You want the physicist to talk to your family about the conservation of energy, so they will understand that your energy has not died. You want the physicist to remind your sobbing mother about the first law of thermodynamics; that no energy gets created in the universe, and that none dies.
You want your mother to know that all your energy, every vibration, every Btu of heat, every wave of every particle that was her beloved child remains with her in this world. You want the physicist to tell your weeping father that amid energies of the cosmos, you gave as good as you got.
And at one point you’d hope the physicist would step down from the pulpit and walk to your brokenhearted spouse there in the pew and tell him that all the photons that ever bounced off your face, all the particles whose paths were interrupted by your smile, by the touch of your hair, hundreds of trillions of particles, have raced off like children, their ways forever changed by you. And as your widow rocks in the arms of a loving family, may the physicist let her know that all the photons that bounced from you were gathered in the particle detectors that are her eyes, that those photons created within her constellations of electromagnetically charged neutrons whose energy will go on forever.
You can hope your family will examine the evidence and satisfy themselves that the science is sound and that they’ll be comforted to know your energy’s still around. Read more »
Quote from Catalogue pour la plupart des écrivains français qui ont paru dans Le Siècle de Louis XIV, pour servir à l'histoire littéraire de ce temps by Voltaire in Popular Culture - Quote published by Gabrielle 1 year ago ()
The present you ignore eventually becomes the past you cling to.
When the Japanese mend broken objects they aggrandize the damage by filling the cracks with gold, because they believe that when something’s suffered damage and has a history it becomes more beautiful.
He was shy, timid, gentle, and kind, but he wrote gruesome and painful books. He saw the world as full of invisible demons, who tear apart and destroy defenseless people. He was too clear-sighted and too wise to be able to live; he was too weak to fight, he had that weakness of noble, beautiful people who are not able to do battle against the fear of misunderstandings, unkindness, or intellectual lies. Such persons know beforehand that they are powerless and go down in defeat in such a way that they shame the victor. He knew people as only people of great sensitivity are able to know them, as somebody who is alone and sees people almost prophetically, from one flash of a face. He knew the world in a deep and extraordinary manner. He was himself a deep and extraordinary world.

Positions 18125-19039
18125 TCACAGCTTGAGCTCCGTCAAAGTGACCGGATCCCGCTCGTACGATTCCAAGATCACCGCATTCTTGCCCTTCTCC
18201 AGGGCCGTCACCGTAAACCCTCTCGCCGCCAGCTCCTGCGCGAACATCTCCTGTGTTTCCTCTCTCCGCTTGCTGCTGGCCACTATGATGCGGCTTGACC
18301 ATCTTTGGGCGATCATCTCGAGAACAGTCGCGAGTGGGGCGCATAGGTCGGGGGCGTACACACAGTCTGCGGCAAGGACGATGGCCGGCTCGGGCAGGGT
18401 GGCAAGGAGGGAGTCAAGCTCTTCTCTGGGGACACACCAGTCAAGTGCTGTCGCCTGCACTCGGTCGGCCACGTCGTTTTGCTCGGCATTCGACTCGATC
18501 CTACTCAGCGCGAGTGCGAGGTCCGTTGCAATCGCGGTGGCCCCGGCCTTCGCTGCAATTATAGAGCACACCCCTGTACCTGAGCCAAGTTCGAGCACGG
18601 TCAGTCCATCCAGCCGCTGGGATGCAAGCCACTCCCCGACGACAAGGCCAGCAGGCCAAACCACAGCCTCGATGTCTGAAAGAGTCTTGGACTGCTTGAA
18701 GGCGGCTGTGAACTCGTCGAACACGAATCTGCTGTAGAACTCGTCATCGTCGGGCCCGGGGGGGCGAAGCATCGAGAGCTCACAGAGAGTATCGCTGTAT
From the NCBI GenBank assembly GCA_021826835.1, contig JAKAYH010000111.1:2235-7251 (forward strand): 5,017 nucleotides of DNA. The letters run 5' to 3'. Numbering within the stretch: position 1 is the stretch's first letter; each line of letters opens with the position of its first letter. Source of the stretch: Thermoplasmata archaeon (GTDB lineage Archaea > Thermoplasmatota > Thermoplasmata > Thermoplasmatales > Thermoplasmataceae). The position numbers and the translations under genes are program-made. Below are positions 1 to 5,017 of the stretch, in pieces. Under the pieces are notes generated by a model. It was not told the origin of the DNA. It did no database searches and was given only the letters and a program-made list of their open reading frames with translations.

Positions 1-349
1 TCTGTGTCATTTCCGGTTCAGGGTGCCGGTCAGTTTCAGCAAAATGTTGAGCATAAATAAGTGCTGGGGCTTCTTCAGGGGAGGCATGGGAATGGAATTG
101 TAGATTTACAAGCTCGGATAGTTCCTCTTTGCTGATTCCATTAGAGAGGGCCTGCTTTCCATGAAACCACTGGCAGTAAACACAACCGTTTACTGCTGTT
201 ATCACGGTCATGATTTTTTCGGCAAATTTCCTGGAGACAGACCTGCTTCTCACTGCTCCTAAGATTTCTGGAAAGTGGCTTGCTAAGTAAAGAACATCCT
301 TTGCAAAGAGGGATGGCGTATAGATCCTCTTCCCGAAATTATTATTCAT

That country where it is always turning late in the year. That country where the hills are fog and the rivers are mist; where noons go quickly, dusks and twilights linger, and midnights stay. That country composed in the main of cellars, sub-cellars, coal-bins, closets, attics, and pantries faced away from the sun. That country whose people are autumn people, thinking only autumn thoughts. Whose people passing at night on the empty walks sound like rain
There are two facts that all children need to disprove sooner or later; mother and father. If you go on believing in the fiction of your own parents, it is difficult to construct any narrative of your own.
My name is Gabrielle and I am twenty-eight years old. I began to self-injure at age fifteen -- so nearly thirteen years minus a two year period. This website is one about self-injury (self-harm), made to let self-injurers know that they are not alone and to help their friends and family learn more about self-injury and how it affects their loved one.